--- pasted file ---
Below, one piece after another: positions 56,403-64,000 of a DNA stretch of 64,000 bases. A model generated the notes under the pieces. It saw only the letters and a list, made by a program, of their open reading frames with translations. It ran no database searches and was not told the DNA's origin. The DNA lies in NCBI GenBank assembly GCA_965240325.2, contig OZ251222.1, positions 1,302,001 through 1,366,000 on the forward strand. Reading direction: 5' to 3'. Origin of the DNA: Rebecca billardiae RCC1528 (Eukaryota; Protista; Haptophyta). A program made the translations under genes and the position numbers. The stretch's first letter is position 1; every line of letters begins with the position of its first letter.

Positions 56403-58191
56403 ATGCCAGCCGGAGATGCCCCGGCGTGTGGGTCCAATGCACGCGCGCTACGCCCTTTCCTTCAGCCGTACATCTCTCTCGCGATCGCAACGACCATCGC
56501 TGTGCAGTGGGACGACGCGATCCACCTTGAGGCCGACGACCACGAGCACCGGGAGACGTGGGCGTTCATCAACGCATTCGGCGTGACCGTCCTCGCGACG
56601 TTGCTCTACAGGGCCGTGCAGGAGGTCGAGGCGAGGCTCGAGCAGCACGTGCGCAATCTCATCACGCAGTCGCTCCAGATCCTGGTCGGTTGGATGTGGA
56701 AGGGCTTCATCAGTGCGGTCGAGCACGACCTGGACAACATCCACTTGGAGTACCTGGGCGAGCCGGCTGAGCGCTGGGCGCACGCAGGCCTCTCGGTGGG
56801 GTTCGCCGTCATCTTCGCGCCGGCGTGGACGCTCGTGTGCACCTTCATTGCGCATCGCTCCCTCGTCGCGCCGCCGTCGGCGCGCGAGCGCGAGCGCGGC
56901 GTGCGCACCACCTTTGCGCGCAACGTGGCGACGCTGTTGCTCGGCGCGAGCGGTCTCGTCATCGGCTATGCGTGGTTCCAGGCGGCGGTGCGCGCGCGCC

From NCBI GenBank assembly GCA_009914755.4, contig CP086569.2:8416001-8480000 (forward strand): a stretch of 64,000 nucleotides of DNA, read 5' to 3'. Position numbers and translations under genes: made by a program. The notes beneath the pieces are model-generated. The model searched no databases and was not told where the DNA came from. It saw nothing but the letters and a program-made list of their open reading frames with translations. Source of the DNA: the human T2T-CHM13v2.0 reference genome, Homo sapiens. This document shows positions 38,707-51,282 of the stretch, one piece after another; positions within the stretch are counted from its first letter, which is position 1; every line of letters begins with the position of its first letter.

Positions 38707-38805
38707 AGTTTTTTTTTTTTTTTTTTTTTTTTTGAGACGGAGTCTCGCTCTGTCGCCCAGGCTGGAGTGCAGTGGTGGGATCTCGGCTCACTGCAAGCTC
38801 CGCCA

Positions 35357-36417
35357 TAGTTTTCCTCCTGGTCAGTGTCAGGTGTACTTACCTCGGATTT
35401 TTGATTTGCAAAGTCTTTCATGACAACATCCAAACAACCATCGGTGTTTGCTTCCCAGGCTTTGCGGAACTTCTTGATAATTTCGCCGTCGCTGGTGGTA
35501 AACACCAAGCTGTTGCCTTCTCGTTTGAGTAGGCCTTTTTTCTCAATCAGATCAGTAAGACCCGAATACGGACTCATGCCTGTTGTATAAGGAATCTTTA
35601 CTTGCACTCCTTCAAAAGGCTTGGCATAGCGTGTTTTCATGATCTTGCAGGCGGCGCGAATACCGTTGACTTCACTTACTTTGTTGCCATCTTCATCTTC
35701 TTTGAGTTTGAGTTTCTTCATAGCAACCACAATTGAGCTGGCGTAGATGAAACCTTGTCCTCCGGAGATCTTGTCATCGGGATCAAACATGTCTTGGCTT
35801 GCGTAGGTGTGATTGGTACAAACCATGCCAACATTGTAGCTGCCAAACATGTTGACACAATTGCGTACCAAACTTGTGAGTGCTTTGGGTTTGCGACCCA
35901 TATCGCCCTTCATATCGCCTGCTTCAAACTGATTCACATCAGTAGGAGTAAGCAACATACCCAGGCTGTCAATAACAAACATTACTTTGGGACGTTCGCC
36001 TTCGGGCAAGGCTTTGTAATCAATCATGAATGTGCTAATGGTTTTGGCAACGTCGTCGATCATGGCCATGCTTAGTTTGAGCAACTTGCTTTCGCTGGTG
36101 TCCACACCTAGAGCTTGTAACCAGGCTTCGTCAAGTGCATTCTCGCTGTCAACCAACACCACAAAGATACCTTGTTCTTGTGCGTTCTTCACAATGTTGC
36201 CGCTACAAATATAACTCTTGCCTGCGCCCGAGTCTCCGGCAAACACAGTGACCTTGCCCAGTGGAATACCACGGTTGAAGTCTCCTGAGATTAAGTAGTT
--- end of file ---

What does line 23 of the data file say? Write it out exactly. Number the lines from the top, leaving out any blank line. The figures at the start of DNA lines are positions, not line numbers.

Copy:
36201 CGCTACAAATATAACTCTTGCCTGCGCCCGAGTCTCCGGCAAACACAGTGACCTTGCCCAGTGGAATACCACGGTTGAAGTCTCCTGAGATTAAGTAGTT